In His Last Days, Qaddafi Wearied of Fugitive’s Life By KAREEM FAHIM (NY Times)
MISURATA, Libya—After 42 years of absolute power in Libya, Col. Muammar el-Qaddafi spent his last days hovering between defiance and delusion, surviving on rice and pasta his guards scrounged from the emptied civilian houses he moved between every few days, according to a senior security official captured with him.
All eyes are on Washington. I have a hard time believing that in the end the debt ceiling will not be raised but to be honest, I cannot rule it out completely. And if it does not happen, we are in a new world altogether…
Update August 2: Click on more to read background analysis of public analysis that prevented Obama from negotiating a better deal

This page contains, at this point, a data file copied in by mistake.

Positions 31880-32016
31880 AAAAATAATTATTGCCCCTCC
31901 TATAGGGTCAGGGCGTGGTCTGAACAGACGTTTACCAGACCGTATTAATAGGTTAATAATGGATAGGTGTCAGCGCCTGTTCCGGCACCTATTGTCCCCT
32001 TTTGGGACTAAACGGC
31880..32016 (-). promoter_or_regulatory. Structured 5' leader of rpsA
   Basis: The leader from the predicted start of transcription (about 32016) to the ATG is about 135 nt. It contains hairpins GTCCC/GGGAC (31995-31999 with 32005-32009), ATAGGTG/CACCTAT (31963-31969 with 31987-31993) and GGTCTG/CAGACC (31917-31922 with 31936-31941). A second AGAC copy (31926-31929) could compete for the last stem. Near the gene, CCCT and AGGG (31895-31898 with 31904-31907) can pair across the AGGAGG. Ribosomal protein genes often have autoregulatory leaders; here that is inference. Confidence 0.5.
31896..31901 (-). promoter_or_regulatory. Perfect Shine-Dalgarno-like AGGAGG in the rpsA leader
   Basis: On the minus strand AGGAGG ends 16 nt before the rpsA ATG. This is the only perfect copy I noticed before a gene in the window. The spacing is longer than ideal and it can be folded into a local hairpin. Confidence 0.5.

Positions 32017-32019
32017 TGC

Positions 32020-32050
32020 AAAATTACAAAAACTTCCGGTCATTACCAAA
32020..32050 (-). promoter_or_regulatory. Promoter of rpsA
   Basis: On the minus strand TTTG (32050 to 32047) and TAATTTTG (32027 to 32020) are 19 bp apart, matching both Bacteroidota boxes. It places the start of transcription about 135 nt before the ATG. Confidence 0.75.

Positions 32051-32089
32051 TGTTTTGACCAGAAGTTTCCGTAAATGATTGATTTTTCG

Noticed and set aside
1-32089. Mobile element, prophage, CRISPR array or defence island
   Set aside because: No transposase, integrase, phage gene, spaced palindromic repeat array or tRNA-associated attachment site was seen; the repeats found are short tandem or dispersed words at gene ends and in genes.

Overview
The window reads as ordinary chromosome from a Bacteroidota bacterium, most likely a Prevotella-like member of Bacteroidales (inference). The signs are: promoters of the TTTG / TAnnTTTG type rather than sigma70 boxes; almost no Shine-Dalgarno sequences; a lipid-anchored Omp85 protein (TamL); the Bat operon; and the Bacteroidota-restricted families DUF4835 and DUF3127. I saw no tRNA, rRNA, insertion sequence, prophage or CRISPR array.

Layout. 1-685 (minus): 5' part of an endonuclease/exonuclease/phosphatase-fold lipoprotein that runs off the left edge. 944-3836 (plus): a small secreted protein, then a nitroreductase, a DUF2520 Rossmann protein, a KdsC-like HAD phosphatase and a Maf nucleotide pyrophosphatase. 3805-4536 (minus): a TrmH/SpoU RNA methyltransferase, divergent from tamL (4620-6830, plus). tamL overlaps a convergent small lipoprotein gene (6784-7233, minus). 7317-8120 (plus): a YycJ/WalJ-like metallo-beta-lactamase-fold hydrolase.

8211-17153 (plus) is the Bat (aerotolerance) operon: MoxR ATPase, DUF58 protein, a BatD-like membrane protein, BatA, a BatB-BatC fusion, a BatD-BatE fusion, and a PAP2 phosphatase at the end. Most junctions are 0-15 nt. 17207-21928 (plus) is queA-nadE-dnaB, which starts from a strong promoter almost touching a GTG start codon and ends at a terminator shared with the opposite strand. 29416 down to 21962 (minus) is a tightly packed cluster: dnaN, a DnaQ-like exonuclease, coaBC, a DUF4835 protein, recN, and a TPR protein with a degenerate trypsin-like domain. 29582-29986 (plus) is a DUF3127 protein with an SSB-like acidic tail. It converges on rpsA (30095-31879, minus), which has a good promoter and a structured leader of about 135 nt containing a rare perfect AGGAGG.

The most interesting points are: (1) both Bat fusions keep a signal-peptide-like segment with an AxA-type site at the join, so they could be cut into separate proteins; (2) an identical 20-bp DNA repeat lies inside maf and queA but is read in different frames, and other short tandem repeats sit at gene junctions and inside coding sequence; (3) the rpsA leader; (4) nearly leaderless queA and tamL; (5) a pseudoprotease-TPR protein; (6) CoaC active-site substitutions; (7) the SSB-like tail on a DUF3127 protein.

Congress closing in on a deal to avert US default By JIM ABRAMS, Associated Press
WASHINGTON—The U.S. Senate plunged on Sunday into what many lawmakers and the White House—and millions of Americans coast to coast—hoped would be an all-but-decisive last-minute effort to raise the nation’s debt ceiling and defuse a crisis that still could lead to an unprecedented government default.
As senators began debate in a rare Sunday session—just hours after Saturday night’s concluded—Democratic leader Harry Reid said he was “cautiously optimistic” agreement could be reached.
Other countries, other customs. Arnold Schwarzenegger apparently remarked upon reading this story: “Life is unfair!”
An Islamic faith healer in Nigeria has married 107 women. The wives seem happy, but religious authorities are not amused.